Thursday, February 27, 2014

It's A Fact Jack

A gardener’s net worth does not always correspond to their garden’s net beauty.

Grandparents have at least one tchotchke in their garden – do not judge.

Geese will begin to move North through Illinois in February.

That brief period between cool spring and hot summer when all things are possible.

Gardeners live in four-season regions to give their backs a three-month rest.

Most gardeners have one atypical tool in their bag.  Mine's a putty knife.

The amount of fertilizer needed on a garden is less than dished out by many product claims.

Maple sap starts to flow in February.

Weeds are like potato chips:  Bet you can’t pull just one.

Sparrows figure out the feeder has been filled faster than any other bird.

If a hawk can eat a medium sized squirrel or three big rats or a medium rabbit every day, why do I still get mice inside the house? 

An adult will react like a little kid tasting chocolate when viewing eagles for the first time. 

Eating a diet with substantial roughage equals flatulence – guaranteed.

A garden friend is one that makes excuses for the problems in OUR yard.

The only redeeming thing about February is chocolate.

When walking on pure ice, we all look like Tim Conway doing the old man routine.

Love is in the air.
Raccoons, groundhogs, mink, skunks, screech owls, squirrels and bald eagles all mate in February.  And you thought nothing much happens those cold winter nights.

Most weather events cause good and bad.  Examples:  A deep hard long winter freeze may kill the Japanese Beetles but it may also kill winter ground crops.  When rivers flood the water smothers vegetation but the rich silt left behind fertilizers.  

Other than the awesome power of nature, I can find no redeeming thing to say about tornadoes.

The severity of drought we will experience each summer is in direct response to the number of new trees I plant in the spring.

Give a plant start to someone and what is left in your garden will prosper.

Seldom does the person who buys your home appreciate your garden or landscapes.

I’m thinking garden nurseries pump pheromones into the air making gardeners need way too many plants each spring.

The difference between passionate and obsessive gardening is one is me and the other is you.

Baby owl we found on the ground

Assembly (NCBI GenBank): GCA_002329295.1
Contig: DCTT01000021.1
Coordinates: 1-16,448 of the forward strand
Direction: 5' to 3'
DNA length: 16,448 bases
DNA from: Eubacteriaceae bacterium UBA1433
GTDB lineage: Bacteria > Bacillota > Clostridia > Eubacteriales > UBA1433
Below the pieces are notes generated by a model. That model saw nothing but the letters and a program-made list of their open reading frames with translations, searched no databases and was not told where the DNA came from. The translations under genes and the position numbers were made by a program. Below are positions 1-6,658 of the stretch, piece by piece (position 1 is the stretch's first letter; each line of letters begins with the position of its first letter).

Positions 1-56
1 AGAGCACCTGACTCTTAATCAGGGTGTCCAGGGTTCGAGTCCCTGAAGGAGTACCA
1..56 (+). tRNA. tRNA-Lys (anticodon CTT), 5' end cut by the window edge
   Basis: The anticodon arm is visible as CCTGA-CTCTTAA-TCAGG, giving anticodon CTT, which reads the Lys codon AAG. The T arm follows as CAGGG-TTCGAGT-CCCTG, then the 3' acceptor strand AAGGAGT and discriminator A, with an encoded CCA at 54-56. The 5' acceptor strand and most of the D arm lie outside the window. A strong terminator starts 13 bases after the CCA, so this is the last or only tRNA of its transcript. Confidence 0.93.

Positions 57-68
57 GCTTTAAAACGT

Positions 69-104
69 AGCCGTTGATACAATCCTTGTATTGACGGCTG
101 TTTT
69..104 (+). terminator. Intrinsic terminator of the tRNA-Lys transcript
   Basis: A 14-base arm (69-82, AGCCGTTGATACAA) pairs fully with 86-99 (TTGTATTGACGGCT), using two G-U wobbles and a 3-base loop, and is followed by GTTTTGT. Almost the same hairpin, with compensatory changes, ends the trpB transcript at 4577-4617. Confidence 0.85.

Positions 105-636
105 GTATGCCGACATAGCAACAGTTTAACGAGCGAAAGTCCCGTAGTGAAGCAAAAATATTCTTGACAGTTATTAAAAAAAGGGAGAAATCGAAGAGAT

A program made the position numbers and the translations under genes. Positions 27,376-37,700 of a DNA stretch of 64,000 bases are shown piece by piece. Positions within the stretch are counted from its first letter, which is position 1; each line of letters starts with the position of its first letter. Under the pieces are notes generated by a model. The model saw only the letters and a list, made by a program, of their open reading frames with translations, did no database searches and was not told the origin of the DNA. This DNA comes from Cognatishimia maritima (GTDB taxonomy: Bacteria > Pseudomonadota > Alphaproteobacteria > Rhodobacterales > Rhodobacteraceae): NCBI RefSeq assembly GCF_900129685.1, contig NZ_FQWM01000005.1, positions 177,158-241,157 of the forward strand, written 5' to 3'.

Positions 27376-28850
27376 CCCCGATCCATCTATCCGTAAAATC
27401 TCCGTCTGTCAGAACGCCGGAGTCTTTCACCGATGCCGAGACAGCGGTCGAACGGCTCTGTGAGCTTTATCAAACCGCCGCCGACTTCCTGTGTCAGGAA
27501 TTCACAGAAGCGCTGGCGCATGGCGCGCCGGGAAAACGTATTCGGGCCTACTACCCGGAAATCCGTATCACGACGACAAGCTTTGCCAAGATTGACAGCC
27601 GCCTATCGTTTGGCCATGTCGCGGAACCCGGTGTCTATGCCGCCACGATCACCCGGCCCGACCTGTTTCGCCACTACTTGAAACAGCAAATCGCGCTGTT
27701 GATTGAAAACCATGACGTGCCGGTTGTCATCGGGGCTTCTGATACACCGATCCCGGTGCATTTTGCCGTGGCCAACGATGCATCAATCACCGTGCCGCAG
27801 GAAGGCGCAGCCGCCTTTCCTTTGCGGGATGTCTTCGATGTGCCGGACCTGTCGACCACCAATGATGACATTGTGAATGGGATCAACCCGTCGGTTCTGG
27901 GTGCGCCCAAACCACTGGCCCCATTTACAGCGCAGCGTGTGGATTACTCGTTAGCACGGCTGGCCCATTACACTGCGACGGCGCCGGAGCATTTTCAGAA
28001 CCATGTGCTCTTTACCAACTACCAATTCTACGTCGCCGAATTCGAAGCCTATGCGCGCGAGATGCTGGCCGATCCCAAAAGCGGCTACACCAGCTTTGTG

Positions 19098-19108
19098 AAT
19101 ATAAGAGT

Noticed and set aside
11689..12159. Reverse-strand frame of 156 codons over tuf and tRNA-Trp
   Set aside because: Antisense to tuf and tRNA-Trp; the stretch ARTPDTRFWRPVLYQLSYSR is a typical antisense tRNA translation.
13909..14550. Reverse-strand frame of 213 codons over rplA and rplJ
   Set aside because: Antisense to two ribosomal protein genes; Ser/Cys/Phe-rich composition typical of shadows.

Mother nature wasn’t fair when it handed out different voices to owls and crows.

If you didn’t make at least one joke about the drivers in Atlanta during their 1 1/2 inch snow event, then you’re a better person than me.  I must admit my winter sympathy kicked in during their second storm due to ice, accidents and outages.

When the wind chill is minus 37, it’s hard to take global warming seriously.

If you didn’t loose trees or branches this winter, they are pretty darn healthy.

You will have lost some perennials over this winter; let’s just hope they're the ones you don’t like very much.
1955 Howard County IN 4-H county fair - I know:
I've always been a fashion diva...but that's one good looking
show calf!

Fellow farm community: did you laugh out loud at the barn explosion caused by methane gas from a barn full of belching/tooting cattle?  (Pardon me for two gas related comments in one article – it’s the twelve-year-old boy talking.)

“And now as my garden quietly sleeps
I pray to Lord my plants to keep
If they should die before spring wakes
I pray someone comes in and plants all new
And weeds and mulches for free.

Wednesday, February 26, 2014

Who Invited the Millers?

Part of the memories about summers as a kid was millers (moths) flying around light and bumping into the screens at night.  There are some moths that are beautiful even being mistaken for butterflies.  And then there's the flip side:  the pest, miller moths.

I'm copying this article straight from Clemson University and the USDA because it says it all.  Well, it says it all except "UGG" which is what I'm saying.   

In Colorado and the high plains, pest specialists say it's going to be a banner year for cutworms and their adult form, miller moths. Most non gardeners think miller moths are a nuisance because they fly in every open door and window on summer evenings, hovering around all your lights. Gardeners however know cutworms as the horrid creatures that spend their late Spring nights decapitating your young garden plants. They especially like broccolis and cauliflowers but are happy to eat through the stem of your young tomato plants and peas too.